St. Mary's cancels immigration debate due to security risks

Tuesday, April 7th, 2009

Saint Mary’s University in Halifax cancelled a debate on race and racial discrimination that was to take place Monday between an SMU philosophy professor and a controversial American writer.

The debate was to feature Jared Taylor, editor of American Renaissance, a publication known to advocate white supremacy.

In a press statement, SMU stated the debate was cancelled because of security concerns, and though it supports academic freedom and freedom of speech, it also had “an obligation to provide a safe environment for members of the campus community and those who visit campus.”

Professor Peter March, who arranged the debate with Taylor without the university’s support, said SMU was pushed to cancel the event after discovering information on a blog stating Taylor would be “cut up with a knife” if he spoke at SMU.

Taylor said the information was fabricated but SMU cancelled the event anyway.

In January, Dalhousie University cancelled a debate to be held between Taylor and Professor David Divine, chair of Black Canadian Studies.

Instead, Taylor held a lecture at the Lord Nelson Hotel in Halifax. Protesters, some wearing bandanas over their faces, refused to let him speak and physically forced him out of the room.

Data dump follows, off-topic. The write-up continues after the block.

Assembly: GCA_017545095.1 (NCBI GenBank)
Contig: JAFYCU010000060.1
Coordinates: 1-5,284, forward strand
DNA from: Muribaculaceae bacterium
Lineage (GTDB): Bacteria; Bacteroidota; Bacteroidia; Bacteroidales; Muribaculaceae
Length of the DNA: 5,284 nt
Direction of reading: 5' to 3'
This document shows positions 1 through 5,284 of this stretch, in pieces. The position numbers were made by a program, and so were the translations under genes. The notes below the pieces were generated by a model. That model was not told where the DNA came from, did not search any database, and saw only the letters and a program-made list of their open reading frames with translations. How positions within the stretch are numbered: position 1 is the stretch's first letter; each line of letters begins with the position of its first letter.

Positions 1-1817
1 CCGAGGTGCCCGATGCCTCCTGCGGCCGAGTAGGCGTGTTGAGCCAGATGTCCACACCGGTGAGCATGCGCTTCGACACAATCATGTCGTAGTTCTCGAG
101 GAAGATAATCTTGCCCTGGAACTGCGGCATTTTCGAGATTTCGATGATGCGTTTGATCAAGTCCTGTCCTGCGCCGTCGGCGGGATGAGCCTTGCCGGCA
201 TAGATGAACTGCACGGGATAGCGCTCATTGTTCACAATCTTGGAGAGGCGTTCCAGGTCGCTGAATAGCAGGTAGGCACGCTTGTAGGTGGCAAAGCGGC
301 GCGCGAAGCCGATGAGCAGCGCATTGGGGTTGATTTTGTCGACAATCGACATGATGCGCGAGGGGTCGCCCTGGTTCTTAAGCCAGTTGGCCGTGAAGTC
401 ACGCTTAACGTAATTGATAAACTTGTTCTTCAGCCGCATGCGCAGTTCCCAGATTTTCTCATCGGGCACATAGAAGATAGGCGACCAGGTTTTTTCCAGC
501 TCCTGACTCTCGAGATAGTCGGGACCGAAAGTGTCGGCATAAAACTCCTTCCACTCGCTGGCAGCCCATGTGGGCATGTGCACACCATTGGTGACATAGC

March is also familiar with controversy; last year he caught the university and media’s attention by posting controversial cartoons of the prophet Mohammed on his office door to make a statement about academic freedom and promote debate on campus.

“It’s a violation of academic freedom,” March said of the cancellation. “I’ll be grieving through my union and through the Canadian Association of University Teachers.”

Taylor was equally unhappy with the university’s decision.

“They were very nervous about [the debate] happening on their campus because their campus is dominated by political correctness, so they clutched to any opportunity that came along to cancel it,” Taylor said.

“[The University officials] were more or less forced into this by Professor March in the name of freedom of speech. So, they were looking for any possible way to be spared the agony of doing something not politically correct.”

Taylor and March agreed to pay for six security guards. Attendees were to be searched and no one wearing a mask would be admitted.

The main points of controversy in Taylor’s discourse are his comments on how immigration leads to violence and conflict.

Though he disagrees with Taylor’s views, March thinks they should be debated and not ignored by the Canadian public.

He believes Canadians are hypersensitive about discussing race because of cultural insecurities.

“The reason is that secretly [Canadians] are afraid if they open up a discussion about race, they will find out that they themselves are racists and that they’re unable to overcome the issue even when the evidence is totally persuasive that racism is an unjustified part of social policy.”

March and Taylor are looking to hold the debate at another venue.

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